On the same drive, the Tar Heels work some RPO action to attempt to win the numbers battle.
They have the option to run counter away from Foskey. Tar Heel quarterback Sam Howell decides to pull the ball for a screen towards Foskey’s side. It was an ill advised decision with the quick pressure from Foskey and rover Jeremiah Owusu-Koramoah. Before Howell could get the football out of his hand, he was met by the two talented defenders.
For Foskey specifically, the RPO was designed to leave him unblocked and make him wrong. With the flow going away, it would be easy for him to chase in pursuit. The patience and discipline he plays with is what creates the easy pressure and bit sack near the goal line. Most will say “he’s unblocked... he should make that play”. That’s why context is always important.
Foskey’s play strength is still developing in his ideal frame. Already carrying 257 pounds cleanly, he could very easily wear about 270-275 without any loss in explosiveness. Despite that constant development, he shows the ability to work on the edge effectively at the point of attack.
Working against tight ends is easy money for Foskey. Here he is able to shock the North Carolina tight end early in the rep. Notice the hand placement he gains. His one hand shocks the outside shoulder to set the edge, giving him the ability to work to the outside if the play bounces.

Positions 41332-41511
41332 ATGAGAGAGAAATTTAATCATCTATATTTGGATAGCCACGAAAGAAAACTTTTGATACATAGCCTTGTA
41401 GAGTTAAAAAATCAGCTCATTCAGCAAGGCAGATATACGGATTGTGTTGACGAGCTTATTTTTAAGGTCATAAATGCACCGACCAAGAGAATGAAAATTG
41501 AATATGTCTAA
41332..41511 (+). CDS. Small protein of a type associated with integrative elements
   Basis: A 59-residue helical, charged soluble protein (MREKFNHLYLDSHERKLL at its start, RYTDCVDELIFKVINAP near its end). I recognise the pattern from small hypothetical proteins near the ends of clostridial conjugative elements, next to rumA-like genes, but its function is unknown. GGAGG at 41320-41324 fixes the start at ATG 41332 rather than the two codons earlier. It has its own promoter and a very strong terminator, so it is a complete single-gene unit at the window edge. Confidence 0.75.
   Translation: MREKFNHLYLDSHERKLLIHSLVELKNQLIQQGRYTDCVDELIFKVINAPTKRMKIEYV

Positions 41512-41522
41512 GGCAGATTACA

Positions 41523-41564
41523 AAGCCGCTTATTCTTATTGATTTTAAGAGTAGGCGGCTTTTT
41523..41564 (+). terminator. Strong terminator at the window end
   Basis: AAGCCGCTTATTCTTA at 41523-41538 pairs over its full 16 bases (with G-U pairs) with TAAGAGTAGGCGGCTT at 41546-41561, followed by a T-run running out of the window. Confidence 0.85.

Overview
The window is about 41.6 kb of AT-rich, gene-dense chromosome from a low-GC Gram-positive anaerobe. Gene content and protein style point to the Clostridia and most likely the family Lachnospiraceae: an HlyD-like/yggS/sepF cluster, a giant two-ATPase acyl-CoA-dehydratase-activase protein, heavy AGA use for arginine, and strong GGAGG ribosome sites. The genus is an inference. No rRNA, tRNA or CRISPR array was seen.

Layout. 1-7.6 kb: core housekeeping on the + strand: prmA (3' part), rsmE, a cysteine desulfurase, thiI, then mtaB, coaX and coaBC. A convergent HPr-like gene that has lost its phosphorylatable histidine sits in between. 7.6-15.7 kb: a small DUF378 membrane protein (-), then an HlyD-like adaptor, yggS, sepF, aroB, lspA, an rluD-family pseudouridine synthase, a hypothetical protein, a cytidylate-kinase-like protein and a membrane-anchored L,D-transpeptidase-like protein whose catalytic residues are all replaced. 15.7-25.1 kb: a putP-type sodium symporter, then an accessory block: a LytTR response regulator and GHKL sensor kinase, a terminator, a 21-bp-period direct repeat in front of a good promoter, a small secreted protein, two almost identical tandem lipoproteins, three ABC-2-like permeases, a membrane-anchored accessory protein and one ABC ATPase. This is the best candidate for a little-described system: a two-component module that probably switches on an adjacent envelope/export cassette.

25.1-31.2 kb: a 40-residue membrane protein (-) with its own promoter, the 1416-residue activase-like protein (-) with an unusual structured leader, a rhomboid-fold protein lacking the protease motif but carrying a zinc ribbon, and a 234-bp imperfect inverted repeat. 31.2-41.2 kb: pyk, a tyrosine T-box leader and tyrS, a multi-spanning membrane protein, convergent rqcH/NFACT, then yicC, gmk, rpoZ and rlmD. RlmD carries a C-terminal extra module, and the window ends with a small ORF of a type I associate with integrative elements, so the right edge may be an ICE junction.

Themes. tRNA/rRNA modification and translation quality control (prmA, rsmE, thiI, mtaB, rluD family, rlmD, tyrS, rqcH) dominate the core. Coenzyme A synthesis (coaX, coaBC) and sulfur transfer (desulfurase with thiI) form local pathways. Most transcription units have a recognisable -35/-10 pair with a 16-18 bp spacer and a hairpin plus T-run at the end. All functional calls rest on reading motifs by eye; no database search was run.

The inside hand is even more important here. Foskey is able to work the inside pec-shoulder, providing the ability to work back inside on the run. Once he is able to gain extension, Foskey locates the ball carrier and is able to get off the block for the stop.
Foskey is nowhere near a finished product, and to be completely honest, nobody is or should be coming out of college. What he is, however, is an enticing athlete with all the traits to become a huge contributor off the edge. The baseline is even there to assume a smaller role, giving valuable reps in both the run and pass game. If he hits close to his ceiling though, we’re talking special.
CAN FOSKEY CRASH THE PARTY?
It looks like an embarrassment of riches early on for the edge group potentially in the 2022 NFL Draft. Players like Kayvon Thibodeaux (Oregon), George Karlaftis (Purdue), Myjai Sanders (Cincinnati), Drake Jackson (USC), Zach Harrison (Ohio State) and Kingsley Enagbare (South Carolina) are a few of the early favorites in the group.
With the quality of top level talent and depth of the group, it isn’t the easiest group for a “sleeper” to ascend near the top. If a player could do it though, Isaiah Foskey is a good pick.
From a physical perspective, Foskey’s rivals the best in the class. Unlike the top, most of the premier guys have been given a high volume of reps early on in their careers. In many ways, that has set Foskey back in the early stages but could also be a huge selling point as he makes the transition.
NFL evaluators see the talent level. It simply hasn’t been cultivated up until this point. The moniker “his best football is in front of him” can be overused a ton. For Foskey, it is completely true.
In this instance, nobody can determine what the ceiling is here. Foskey can be as good as he’s allowed to be.